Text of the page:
It’s not unusual for the defence to hire an investigator to conduct video surveillance on injured plaintiffs. Such an investigation can start as early as when the defendant is put on notice of a claim being made. Part of the purpose is to confirm the extent of the injuries claimed.
The Disclosure of Surveillance Evidence
Rules do exist for the defence to disclose the existence of video surveillance, as well as certain information about the surveillance. Such information is set out in an Affidavit of Documents. The defence provides the Affidavit of Documents to the lawyer of the injured party suing for damages. This allows the parties to prepare for Examinations for Discovery and possibly a trial.
During an Examination for Discovery, counsel for injured parties will also question the defence about the existence of surveillance evidence.
When Defence Doesn’t Follow the Rules
Despite the existence of time limits, the defence may not follow the rules. For example, the defence fails to deliver an Affidavit of Documents, or particulars about the surveillance evidence are not disclosed even after repeated requests by plaintiff counsel.
Other examples include the defence introducing surveillance evidence just a few days before trial begins, and the defence failing to update the Affidavit of Documents after further surveillance occurs.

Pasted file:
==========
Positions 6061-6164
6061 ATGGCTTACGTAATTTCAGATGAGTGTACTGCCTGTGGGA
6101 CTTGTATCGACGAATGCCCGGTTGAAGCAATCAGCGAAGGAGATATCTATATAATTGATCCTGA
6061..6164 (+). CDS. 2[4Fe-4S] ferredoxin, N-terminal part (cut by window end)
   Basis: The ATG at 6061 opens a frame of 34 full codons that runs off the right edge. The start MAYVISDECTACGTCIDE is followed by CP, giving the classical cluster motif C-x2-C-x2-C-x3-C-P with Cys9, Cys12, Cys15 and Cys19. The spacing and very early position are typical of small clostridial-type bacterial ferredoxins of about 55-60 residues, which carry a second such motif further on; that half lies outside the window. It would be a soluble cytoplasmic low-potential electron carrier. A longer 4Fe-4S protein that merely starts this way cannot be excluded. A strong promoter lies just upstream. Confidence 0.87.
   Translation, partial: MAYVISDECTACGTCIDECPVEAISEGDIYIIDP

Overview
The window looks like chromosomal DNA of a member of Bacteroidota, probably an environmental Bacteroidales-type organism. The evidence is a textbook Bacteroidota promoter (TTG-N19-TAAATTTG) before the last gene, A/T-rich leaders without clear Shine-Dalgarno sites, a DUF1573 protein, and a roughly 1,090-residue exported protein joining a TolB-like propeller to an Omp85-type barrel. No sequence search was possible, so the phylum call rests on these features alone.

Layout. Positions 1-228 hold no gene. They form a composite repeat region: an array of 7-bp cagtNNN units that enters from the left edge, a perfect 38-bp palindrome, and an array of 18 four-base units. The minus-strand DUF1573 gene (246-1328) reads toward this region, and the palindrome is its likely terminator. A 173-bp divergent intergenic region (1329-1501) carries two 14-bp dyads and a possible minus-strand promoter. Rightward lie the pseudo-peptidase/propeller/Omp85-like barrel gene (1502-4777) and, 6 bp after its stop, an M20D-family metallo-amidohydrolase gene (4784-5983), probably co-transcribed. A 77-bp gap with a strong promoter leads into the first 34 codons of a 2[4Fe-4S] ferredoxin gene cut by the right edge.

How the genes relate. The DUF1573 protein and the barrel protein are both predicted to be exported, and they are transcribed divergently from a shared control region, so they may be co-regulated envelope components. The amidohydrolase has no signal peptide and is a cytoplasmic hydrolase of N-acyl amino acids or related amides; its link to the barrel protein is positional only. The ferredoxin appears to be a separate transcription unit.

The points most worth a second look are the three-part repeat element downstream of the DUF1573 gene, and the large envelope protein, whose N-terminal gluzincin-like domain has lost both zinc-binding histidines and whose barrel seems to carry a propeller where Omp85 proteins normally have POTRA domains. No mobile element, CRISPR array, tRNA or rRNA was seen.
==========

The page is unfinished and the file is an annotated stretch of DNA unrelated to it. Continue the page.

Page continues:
When the defence does not follow the rules regarding surveillance evidence, it could prolong the process in resolving the case. The courts do recognize that trial by ambush should not occur. Depending on the facts of the case, a judge can declare a mistrial and postpone the trial through an adjournment which gives you and your lawyer time to review the surveillance evidence.
Regardless of whether video surveillance exists, as a plaintiff in a personal injury claim, it’s important to be truthful about your injuries. Your lawyer will be in a better position to advise you on the merits of your case and better represent you.
Douglas Strelshik has been representing injured parties for over 30 years. He works with his clients to prepare them for Examinations for Discovery and trial if a settlement offer does not occur beforehand. Contact Douglas at 647.348.5422 to discuss your specific personal injury case.